Many witnesses experience stress and fear during the investigation of a crime and when attending court and giving evidence. Stress can affect the quantity and quality of communication with, and by, witnesses of all ages. Some witnesses may have particular difficulties attending court and giving evidence due to their age, personal circumstances, fear of intimidation or because of their particular needs. In such circumstances, where witnesses are considered to be vulnerable or intimidated, “special measures” can improve the quality of their experience by helping them to give their “best evidence”.
The CPS understands the social model of disability to mean that the prejudice, discrimination and social exclusion experienced by many disabled people is not the inevitable result of their impairments or medical conditions, but rather stems from specific barriers they experience on a daily basis. These barriers can be environmental (inaccessible buildings and services), attitudinal (stereotyping, prejudice and discrimination), and organisational (inflexible policies, practices and procedures).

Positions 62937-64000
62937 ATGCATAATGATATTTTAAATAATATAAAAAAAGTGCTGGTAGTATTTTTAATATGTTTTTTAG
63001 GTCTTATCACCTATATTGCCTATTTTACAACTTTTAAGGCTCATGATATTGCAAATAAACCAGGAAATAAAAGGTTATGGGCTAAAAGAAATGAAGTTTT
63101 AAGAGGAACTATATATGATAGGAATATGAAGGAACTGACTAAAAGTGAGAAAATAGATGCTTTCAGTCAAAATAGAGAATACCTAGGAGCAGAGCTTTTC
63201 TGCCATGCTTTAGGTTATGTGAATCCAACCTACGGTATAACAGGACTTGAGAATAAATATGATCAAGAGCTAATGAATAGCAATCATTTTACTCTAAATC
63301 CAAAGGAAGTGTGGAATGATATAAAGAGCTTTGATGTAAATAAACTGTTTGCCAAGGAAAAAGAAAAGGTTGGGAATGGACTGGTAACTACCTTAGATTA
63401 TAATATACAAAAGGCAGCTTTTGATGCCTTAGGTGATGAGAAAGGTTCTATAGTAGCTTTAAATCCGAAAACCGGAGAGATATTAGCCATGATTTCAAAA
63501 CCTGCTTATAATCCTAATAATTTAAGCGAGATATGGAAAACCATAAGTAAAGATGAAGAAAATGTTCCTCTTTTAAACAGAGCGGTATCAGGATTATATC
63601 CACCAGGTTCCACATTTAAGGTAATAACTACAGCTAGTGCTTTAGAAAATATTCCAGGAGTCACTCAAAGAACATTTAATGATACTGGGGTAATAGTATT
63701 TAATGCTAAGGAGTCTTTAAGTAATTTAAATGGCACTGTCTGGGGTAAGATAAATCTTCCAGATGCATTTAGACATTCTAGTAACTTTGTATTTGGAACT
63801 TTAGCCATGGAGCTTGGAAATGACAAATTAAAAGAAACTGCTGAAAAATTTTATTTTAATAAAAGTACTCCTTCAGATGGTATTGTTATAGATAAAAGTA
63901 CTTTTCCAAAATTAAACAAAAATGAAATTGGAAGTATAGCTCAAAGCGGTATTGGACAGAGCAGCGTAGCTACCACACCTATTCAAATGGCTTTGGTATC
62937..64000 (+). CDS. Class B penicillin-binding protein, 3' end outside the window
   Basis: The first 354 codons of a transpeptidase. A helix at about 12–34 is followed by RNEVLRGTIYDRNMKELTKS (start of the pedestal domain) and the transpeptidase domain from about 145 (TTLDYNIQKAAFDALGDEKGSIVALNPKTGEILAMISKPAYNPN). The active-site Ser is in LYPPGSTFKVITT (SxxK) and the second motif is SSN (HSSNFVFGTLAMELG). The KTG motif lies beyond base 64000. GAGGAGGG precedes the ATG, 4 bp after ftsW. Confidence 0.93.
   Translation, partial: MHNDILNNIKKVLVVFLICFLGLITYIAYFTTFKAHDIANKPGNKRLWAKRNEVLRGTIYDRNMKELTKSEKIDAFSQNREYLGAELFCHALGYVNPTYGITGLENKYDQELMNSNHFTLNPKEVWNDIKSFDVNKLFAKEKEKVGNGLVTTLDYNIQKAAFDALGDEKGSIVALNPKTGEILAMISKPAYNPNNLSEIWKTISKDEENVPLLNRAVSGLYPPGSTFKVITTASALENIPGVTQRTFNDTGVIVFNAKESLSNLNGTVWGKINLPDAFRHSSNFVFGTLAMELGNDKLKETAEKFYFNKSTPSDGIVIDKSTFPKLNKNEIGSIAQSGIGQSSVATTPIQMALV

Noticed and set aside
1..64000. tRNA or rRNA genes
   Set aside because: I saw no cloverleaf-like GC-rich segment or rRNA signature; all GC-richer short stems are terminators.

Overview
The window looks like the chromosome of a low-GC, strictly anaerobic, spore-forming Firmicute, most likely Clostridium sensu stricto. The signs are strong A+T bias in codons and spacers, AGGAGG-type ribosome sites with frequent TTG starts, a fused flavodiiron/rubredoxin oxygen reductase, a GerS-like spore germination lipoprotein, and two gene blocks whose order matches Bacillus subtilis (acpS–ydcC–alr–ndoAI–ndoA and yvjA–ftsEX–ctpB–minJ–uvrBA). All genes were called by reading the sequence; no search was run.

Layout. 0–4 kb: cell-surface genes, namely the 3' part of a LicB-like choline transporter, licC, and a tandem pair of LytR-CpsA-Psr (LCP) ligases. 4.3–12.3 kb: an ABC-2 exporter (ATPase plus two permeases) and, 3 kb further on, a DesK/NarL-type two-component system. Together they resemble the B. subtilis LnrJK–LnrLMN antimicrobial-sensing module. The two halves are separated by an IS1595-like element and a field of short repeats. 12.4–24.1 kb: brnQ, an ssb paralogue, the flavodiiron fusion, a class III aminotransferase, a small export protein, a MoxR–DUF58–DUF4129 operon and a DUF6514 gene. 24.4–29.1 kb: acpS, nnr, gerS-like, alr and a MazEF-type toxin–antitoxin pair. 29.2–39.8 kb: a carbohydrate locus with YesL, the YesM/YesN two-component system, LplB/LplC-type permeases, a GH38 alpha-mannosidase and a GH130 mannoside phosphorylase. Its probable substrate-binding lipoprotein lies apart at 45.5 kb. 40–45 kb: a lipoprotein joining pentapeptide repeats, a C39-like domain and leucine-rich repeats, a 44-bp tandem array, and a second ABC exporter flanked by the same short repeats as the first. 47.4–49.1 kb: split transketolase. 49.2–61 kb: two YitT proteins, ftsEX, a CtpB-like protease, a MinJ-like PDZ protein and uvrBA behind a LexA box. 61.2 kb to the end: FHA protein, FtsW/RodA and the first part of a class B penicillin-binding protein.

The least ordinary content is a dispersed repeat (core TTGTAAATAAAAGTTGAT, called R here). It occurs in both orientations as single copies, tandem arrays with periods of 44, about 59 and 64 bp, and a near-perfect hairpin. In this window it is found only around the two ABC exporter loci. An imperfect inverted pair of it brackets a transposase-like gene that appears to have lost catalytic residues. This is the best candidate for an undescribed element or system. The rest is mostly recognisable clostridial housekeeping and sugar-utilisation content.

Using the social model helps the CPS to dismantle or reduce the effects of those barriers and improve the safety and security of disabled people.
Reporting a crime, giving a statement and being called to give evidence in court can be very daunting experiences for anyone. Prosecutors should recognise that disabled people can experience specific barriers in this regard. These can include a failure by criminal justice agencies to identify an incident as a potential disability hate crime, inaccessible courtrooms, witness waiting areas or an absence of sign language interpreters.
Prosecutors must avoid incorrect judgments being made about disabled people’s reliability or credibility as a witness giving evidence in court. Such judgments may lead to an incorrect charging decision or could undermine the potential success of a prosecution.
Prosecutors will therefore:
Not make assumptions about a disabled victim’s reliability or credibility, and challenge others who do so;